Didaskaleinophobia: A Fear of Going to School

Schools are typically meant to be an education institution for children, where they are taught a variety of subjects to help them develop and grow, as well as prepare them for adulthood. While it’s completely natural for kids to hate school, or perhaps just dislike it, Didaskaleinophobia is actually having a fear of going to school in the first place.

It is said that as many as 2 to 5% of school children suffer from this phobia and is most commonly found in the 4-6-year-old age group. Like many phobias, Didaskaleinophobia presents various symptoms in children, which are often helpful in identifying, diagnosing, and treating the condition.

child upset at the thought of going to school

Symptoms of Didaskaleinophobia:

  • Extreme anxiety. Children might have full on anxiety attacks and may scream and cling to their parents out of fear.
  • Physical symptoms include shortness of breath, rapid breathing, nausea, dry mouth excessive sweating, shaking, and headaches.
  • Confusion / Inability to Articulate Clearly: They often don’t understand why they want to avoid school and expect you to understand.
  • Lack of Focus: They have difficulty focusing on schoolwork and homework and try every means possible to avoid doing homework.
  • Irritability: Children will lash out at their parents for unexplained reasons. Be especially careful in teens, as this might be seen as ‘typical teenage’ behaviour.
  • Feelings of powerlessness and fear of losing control
  • An obsession with worrying about the subject matter.  For example, obsessions with death/dying. The child thinks something might happen to them at school, or even a loved one at home, and so constantly feels the need to try avoiding school.
  • Avoidance Behaviour- most kids will try to fake illnesses in order to avoid going to school, or even claim that they’re too tired to go to school.

What causes Didaskaleinophobia?

So why are kids suffering from this condition? Let’s examine the possible reasons as to why children and teens develop such a phobia.

  • In the age 4-6 group, the phobia normally develops as a result of a separation anxiety. The child is reluctant to leave their parent because of the uncertainty of entering a new environment. Events such as divorce or a death in the family often heighten the anxiety.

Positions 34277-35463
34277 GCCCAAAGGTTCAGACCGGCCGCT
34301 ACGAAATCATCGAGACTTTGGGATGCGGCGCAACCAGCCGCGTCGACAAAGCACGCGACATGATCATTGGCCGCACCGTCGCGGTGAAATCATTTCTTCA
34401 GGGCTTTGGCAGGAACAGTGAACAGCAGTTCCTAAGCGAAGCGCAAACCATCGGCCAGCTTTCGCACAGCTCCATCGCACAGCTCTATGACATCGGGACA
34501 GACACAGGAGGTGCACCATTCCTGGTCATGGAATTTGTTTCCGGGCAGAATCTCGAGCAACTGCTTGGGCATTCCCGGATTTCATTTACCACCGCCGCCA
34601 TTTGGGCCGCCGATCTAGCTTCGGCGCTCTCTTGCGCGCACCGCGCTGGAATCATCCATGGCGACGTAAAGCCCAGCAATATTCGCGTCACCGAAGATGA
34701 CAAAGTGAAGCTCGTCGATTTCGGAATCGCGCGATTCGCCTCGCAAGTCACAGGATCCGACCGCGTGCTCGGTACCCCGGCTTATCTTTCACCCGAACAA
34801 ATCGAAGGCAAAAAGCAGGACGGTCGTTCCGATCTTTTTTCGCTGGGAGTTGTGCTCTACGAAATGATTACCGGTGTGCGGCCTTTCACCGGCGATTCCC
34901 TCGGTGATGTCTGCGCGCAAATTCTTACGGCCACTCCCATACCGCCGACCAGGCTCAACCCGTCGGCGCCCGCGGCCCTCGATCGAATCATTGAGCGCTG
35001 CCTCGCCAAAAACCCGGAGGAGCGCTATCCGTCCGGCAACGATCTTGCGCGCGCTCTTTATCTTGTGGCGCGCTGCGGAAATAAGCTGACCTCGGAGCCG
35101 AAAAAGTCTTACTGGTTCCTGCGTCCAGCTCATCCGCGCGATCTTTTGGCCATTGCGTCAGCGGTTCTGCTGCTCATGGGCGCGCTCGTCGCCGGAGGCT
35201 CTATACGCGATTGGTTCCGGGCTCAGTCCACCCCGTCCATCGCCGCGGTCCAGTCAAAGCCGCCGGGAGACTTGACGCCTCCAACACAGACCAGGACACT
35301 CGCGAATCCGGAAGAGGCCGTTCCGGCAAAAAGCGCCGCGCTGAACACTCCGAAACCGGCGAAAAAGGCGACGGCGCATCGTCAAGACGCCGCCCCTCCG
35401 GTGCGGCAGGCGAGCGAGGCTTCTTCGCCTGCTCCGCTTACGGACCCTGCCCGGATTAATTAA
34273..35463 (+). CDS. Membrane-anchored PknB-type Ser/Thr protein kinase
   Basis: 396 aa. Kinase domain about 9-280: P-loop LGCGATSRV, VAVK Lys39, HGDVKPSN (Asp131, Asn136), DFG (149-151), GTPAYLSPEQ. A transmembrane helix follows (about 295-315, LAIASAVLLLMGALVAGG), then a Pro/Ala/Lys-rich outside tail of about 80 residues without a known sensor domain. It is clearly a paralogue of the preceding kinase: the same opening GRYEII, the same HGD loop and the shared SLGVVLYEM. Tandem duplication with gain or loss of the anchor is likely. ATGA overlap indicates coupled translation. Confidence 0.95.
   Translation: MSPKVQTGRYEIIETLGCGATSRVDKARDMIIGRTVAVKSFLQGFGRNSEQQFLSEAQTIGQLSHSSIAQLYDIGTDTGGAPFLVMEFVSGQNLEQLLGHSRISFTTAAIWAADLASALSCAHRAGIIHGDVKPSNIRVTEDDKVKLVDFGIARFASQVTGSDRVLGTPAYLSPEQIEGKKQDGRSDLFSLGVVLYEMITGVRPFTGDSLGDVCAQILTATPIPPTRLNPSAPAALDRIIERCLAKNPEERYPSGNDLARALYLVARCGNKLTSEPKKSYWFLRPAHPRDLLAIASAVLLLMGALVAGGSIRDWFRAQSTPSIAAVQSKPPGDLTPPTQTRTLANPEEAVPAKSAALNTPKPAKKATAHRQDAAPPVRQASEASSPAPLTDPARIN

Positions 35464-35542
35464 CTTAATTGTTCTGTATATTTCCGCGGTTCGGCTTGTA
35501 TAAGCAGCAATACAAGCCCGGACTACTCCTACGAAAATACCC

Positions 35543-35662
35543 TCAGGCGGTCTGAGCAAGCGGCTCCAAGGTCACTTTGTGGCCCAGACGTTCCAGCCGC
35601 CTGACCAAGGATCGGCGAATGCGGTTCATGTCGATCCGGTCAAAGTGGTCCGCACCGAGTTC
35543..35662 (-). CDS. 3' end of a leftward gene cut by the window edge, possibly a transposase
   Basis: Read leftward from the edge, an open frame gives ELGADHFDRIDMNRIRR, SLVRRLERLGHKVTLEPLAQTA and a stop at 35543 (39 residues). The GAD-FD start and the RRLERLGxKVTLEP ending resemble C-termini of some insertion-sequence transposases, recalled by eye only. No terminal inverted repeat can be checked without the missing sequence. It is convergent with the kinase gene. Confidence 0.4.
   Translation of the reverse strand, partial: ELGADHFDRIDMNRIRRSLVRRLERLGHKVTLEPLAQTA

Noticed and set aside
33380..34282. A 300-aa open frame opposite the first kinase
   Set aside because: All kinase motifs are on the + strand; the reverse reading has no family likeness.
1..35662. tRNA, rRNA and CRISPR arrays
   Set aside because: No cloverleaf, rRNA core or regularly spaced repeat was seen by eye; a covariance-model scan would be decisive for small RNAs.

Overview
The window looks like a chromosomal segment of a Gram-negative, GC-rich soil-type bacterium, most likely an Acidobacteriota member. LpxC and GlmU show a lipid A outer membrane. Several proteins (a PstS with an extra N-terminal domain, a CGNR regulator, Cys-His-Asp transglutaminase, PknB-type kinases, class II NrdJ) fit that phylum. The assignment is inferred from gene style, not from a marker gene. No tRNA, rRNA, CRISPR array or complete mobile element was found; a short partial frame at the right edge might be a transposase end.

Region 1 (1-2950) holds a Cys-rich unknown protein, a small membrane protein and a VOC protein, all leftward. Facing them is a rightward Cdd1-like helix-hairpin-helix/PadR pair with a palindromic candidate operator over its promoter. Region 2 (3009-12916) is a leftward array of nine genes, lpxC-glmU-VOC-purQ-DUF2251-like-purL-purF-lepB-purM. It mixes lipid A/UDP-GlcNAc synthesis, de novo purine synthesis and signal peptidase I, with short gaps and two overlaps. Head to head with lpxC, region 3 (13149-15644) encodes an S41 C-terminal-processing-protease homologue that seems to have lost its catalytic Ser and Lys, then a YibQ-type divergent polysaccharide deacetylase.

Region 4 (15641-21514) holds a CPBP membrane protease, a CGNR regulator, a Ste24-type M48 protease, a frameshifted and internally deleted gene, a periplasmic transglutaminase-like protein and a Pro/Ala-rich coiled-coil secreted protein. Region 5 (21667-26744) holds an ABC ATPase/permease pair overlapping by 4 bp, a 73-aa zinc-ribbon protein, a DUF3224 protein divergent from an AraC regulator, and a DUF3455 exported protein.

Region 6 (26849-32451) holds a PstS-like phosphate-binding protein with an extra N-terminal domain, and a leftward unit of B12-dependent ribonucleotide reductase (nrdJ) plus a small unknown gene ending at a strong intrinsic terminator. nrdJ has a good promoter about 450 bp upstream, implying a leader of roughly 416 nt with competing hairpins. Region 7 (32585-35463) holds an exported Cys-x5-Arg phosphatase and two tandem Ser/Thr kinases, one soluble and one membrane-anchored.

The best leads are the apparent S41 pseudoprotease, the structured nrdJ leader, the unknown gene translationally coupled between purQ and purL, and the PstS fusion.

• The child could have learning difficulties such as dyslexia or even physical disabilities, which may frustrate them as they might feel left behind by their peers. In severe cases, bullying may arise which makes the school environment unsafe for the child, and they, therefore, begin to build a fear of the school.
  • Puberty, including hormonal and physical changes in the body, may also create a fear, particularly in the 11-17 age group. Their bodily changes often result in fatigue due to changes in the circadian rhythm; where kids at this age need more sleep and fall asleep later than younger children. Teens struggle to cope with demands of school, where they must wake up early and also have more homework and physical activities to be done.
  • Some psychologists believe that fears of schools are part of social phobias and agoraphobia, the fear of places and situations. Children often regard schools as places where they cannot easily escape from, and sometimes this leads to full-on anxiety attacks. It is unknown what is the clear cause of such social phobias, but it is believed to be a mixture of genetics and life experiences.

Is it treatable?

Like most afflictions, Didaskaleinophobia is treatable. Primarily, treatment consists of psychotherapy and can even include hypnotherapy. In extreme cases, medication can be prescribed, but counseling and talking about the fear is normally the best option to overcome the fear.

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